In everyday life, we seldom walk on perfectly flat surfaces like you would find in a clinic gym. Depending on your lifestyle you will negotiate a lot of different obstacles like stairs, slopes, rough terrain, etc.
If you live in a specific environment, are working, have hobbies or sports which involve uncommon movements, your prosthesis should be able to function in these situations. This may require particular components (liner, lock, knee joint, foot, rotation adapter etc.) and adjustments to meet your individual requirements.
To gain the maximum benefit from the prosthetic components, it is also important you receive initial training and have support to develop your natural abilities.
When looking at a new prosthesis or modifying an existing one, it is important to discuss all your needs with your prosthetist. It is important to be realistic of your expectations as there are limitations of components and your own physical abilities.
During the initial discussion, the prosthetist will recommend to you a set of possible components and design a training plan.
If they are available, your prosthetist may also be able to demonstrate how the components function so you can begin to understand and prepare for active training.
The photo above shows a prosthetist demonstrating the functioning of new prosthetic components.
Once a decision is made, the limb building process can be started. A check prosthesis will be assembled to assess the appropriateness of the components. When your new check prosthesis is shown to you for the first time, it is important to know how to don and doff it properly. After the initial demonstration, your will train these skills under the prosthetist supervision.
When the check prosthesis is ready for a check walk and initially aligned, your prosthetist will show you how to use the new components.
During the check walk your skills will improve in a short period of time and the components will be dynamically adjusted. During this stage your prosthetist will assess how you walk and advise you if there are any abnormalities. If long term gait correction is required, they will refer you to a physiotherapist for specific and comprehensive training.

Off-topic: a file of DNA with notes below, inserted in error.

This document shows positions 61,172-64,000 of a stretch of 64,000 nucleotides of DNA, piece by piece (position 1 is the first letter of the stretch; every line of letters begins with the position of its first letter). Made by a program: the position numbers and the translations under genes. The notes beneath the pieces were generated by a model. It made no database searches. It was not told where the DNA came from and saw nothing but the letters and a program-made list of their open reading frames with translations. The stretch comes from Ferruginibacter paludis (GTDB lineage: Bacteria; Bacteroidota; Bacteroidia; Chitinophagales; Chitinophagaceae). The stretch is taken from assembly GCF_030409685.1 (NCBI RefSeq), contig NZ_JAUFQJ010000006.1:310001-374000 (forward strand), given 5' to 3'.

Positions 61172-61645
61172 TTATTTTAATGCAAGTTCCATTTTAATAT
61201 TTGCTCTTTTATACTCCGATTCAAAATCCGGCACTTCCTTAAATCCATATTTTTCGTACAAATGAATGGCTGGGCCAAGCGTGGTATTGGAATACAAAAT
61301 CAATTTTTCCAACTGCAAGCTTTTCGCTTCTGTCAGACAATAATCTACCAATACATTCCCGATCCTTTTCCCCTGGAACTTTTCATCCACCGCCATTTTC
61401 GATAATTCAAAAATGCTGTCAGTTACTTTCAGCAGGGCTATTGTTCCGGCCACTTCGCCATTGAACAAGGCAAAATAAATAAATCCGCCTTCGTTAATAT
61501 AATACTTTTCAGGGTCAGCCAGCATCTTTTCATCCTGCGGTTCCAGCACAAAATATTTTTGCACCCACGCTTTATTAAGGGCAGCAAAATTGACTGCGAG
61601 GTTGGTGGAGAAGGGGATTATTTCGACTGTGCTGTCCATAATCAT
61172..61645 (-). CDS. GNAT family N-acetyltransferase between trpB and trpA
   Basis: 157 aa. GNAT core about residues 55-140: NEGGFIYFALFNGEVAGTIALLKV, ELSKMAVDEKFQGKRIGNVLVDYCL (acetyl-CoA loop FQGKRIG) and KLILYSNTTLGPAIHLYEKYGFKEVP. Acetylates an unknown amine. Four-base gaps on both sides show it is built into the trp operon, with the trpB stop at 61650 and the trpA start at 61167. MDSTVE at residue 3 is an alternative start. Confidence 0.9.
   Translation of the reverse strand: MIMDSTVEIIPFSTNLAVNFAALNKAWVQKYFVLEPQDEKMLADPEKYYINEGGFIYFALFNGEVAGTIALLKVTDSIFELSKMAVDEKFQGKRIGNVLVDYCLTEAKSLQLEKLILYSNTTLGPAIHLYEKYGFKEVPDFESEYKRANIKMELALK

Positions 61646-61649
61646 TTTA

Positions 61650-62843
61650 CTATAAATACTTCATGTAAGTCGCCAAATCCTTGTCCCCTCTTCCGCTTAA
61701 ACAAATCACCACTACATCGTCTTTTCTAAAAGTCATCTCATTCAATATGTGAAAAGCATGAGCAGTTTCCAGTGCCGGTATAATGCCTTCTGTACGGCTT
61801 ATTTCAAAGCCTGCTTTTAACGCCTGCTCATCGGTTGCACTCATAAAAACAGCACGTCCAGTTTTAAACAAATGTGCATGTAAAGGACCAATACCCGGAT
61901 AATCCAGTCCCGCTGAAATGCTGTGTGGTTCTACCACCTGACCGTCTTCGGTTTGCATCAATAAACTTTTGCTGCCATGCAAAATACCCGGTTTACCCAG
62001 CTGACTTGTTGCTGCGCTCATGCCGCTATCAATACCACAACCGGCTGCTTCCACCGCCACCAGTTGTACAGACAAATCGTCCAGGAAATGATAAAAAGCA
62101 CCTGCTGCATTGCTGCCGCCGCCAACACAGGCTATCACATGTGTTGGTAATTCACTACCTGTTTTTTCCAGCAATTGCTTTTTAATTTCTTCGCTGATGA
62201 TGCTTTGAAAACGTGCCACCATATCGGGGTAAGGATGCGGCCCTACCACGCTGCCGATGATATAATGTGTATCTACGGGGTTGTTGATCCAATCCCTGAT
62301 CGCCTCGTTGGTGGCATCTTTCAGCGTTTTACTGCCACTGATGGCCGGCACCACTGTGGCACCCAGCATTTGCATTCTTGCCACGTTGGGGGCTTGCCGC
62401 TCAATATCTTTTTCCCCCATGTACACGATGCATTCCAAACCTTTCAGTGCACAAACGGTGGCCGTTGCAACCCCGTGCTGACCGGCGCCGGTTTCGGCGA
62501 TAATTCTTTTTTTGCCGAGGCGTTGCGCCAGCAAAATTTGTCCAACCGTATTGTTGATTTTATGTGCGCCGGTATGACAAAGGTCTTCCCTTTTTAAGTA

The photo above shows a prosthetist explaining to the amputee how to control their muscles in order to correct undesirable gait deviations.
Sometimes sophisticated components require several adjustments over a period of days/weeks as your understanding improves and your skills grow. At the end of the check walk and during the trial walk, your prosthetist will teach you how to use your components installed in the prosthesis. This training will be specific for everyday situations such as negotiating common obstacles, environmental barriers, specific work movements or sporting activities.
The photo above shows an amputee descending stairs during training session in the gym.
Some activities require long term training, special equipment or the presence of a trainer. During cooperative training, the trainer instructs the athlete while the prosthetist monitores the prosthesis and adjusts the components acording to the requirements of the amputee.
The photo above shows collaboration between an amputee athlete, his prosthetist and trainer.
The photo above demonstrates an amputee receiving initial training on how to ride a bicycle. The prosthetist is giving instructions and adjusting the prosthetic knee unit as required.
Your initial training may continue outdoors to allow your prosthetist the oportunity to fine tune your artificial leg. While the clinic gym is a great area to start in, it is important to ensure you can control your new limb in a real world setting.
When on the street we have to focus on what is happening around us and what surfaces we walk on to stay safe. Walking outdoors with a prosthetist allows you the chance to practice with the new limb and have adjustments made to the components to suit the environments you are likely to be walking through in the future.
The photo above shows the first training of walking down slope in the real environment. Prosthetist is following the amputee and securing him whilst he adapts to the functionality of the knee.
Amputee training is a vital aspect of successful prosthetic treatment.
The initial training you receive from your prosthetist and the more comprehensive training provided by a physiotherapist are just first steps. It is important to maintain and develop your new skills. This means implementing learned techniques in every day activity.
To keep you on track, having review appointments with your prosthetist will help identify and correct issues before they become a serious problem.